However, if I was moving my residence to California, I would check out the process, purchase appropriate non-roster handguns, register them as a new resident, and then pay for my move by selling said guns on a PPT basis.
 
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Unfortunately, you can not just bring non-roster handguns across the border to sell. Likewise, I cannot just go across the border and take all your beautiful cheap handguns home with me.

DISCLAIMER - I AM NOT AN ATTORNEY AND DO NOT PLAY ONE ON TV OR THE INTERNET. SEEK APPROPRIATE LEGAL COUNSEL / INFORMATION

However, if I was moving my residence to California, I would check out the process, purchase appropriate non-roster handguns, register them as a new resident, and then pay for my move by selling said guns on a PPT basis.
Right” but a gen 3 is on the roster so that shouldn’t apply, From what I heard you can bring your firearms to CA be it on or not on roster if the are already registered in your name, only thing not allowed are hi cap mags. If someone has different information please lmk.
 
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Right” but a gen 3 is on the roster so that shouldn’t apply, From what I heard you can bring your firearms to CA be it on or not on roster if the are already registered in your name, only thing not allowed are hi cap mags. If someone has different information please lmk.

I was initially quoting you speaking about Gen 3 or older being on the roster. (post#10)

I then responded to you about your statement " I may just decide to make a trip Down south and get some of that $ pie." (post #11) The difference is that if you are moving to CA you can bring them and eventually sell them. However, if you are "visting" or "making a trip", then in most cases no you can't.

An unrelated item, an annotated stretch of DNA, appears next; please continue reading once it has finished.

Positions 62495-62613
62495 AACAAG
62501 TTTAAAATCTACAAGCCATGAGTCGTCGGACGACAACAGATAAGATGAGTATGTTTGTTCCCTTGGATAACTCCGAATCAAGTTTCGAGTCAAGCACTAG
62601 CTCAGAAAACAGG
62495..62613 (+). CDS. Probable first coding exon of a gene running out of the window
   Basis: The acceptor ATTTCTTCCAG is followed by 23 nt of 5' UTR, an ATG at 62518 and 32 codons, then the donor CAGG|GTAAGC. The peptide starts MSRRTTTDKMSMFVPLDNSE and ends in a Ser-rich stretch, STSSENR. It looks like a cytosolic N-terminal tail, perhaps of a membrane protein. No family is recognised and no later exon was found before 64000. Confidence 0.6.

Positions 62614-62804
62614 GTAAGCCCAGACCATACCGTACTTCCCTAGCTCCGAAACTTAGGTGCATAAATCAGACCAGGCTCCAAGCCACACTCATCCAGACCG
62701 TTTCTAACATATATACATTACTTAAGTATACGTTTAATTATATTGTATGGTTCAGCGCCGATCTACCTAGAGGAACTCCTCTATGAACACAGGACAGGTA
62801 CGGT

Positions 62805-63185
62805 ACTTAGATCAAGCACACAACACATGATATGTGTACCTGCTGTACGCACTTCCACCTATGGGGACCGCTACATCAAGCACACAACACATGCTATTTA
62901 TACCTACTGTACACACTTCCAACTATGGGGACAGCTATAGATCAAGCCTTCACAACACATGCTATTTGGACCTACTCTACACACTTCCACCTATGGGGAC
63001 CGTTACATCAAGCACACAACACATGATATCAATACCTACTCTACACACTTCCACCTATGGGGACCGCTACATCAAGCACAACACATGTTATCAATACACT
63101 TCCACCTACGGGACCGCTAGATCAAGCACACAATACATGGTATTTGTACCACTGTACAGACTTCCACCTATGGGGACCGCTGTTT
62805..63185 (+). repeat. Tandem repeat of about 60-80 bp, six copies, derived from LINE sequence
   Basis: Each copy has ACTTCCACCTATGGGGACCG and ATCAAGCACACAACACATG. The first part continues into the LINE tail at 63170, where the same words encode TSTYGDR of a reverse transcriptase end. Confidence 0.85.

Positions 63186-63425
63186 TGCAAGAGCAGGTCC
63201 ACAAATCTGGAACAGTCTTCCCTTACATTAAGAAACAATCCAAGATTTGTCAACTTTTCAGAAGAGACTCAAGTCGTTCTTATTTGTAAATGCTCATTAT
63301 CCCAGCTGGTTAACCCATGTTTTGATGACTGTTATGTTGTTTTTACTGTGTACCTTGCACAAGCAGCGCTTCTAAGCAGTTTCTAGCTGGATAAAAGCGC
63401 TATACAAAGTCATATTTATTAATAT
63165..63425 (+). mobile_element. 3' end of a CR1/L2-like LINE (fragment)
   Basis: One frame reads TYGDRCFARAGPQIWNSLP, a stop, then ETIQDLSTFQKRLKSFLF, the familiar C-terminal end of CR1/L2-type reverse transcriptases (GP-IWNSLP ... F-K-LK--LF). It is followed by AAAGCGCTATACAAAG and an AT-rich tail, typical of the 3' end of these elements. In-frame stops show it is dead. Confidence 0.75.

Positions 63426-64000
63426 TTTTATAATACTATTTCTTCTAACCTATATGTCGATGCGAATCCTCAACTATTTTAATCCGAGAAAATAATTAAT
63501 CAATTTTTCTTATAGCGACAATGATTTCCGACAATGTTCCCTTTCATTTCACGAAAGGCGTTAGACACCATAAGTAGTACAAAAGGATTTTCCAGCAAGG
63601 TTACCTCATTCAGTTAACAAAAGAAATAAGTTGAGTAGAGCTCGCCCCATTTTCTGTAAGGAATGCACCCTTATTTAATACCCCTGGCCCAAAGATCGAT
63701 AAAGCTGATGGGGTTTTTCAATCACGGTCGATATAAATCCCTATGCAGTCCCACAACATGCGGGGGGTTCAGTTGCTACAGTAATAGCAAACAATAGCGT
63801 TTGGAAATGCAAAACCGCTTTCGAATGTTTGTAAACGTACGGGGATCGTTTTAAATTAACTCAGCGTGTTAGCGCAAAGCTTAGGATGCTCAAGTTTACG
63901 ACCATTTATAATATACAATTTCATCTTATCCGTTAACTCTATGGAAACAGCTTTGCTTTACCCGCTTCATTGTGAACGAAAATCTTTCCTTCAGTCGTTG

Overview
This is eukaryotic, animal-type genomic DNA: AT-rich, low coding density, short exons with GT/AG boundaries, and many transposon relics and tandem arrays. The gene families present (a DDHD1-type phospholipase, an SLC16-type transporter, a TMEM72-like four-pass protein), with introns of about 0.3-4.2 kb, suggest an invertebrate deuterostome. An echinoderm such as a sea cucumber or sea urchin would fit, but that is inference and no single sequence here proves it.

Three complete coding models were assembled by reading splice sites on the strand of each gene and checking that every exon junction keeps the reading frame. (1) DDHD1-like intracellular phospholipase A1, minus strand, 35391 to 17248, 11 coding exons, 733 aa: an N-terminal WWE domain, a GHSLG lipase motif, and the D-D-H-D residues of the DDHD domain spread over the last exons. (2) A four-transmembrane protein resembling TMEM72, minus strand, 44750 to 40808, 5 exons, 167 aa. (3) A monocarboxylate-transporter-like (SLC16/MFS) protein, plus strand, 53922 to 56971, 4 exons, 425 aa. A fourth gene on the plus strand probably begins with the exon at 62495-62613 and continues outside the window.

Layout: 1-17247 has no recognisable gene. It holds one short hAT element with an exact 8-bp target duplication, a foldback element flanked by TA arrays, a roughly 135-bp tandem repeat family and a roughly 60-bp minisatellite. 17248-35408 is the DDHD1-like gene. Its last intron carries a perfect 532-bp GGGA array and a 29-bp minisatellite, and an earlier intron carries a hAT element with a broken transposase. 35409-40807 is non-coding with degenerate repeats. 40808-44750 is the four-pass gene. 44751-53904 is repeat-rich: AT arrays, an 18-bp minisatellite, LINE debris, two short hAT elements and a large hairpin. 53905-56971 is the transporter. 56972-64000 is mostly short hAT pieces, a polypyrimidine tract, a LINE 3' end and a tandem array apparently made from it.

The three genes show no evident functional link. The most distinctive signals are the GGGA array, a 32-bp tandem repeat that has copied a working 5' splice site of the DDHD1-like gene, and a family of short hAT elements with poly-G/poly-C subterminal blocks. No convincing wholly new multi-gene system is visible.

Ammo going thru FFL has been there for a while.
And if you are visiting from out of state it is impossible to legally purchase ammo, unless at a range where it is used.

I may just decide to make a trip Down south and get some of that $ pie
As others have noted you can't take something down there to sell. You also can't use an FFL out of state if it is off roster. If you move there, you have to register all handguns...at a cost of course.

Just checked, number of recently added guns to the roster. One, Colt Python. Recently removed (aka no longer available), hundreds.
 

GWS

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My understanding of the law is that as the father of a son who lives in the PRK I can "gift" him an off roster handgun from time to time (infrequently)
It cannot come with magazines that hold more than 10 rounds. He of course can't just turn it over as soon as he gets it. Maybe once or twice but he runs the risk of being busted for being a straw buyer.
 
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Intrafamilial transfers are not hard but must be between the rights persons:

'immediate family' definition
- parent to child, child to parent
- grandparent to grandchild, grandchild to grandparent
AND NO OTHER RELATIONSHIP,


- and handled per federal law. Here are four related threads to help:




From personal experience it works! However, your biggest problem may be finding FFLs who are knowledgeable and/or willing to take the time to learn a new legal revenue source.

Good luck!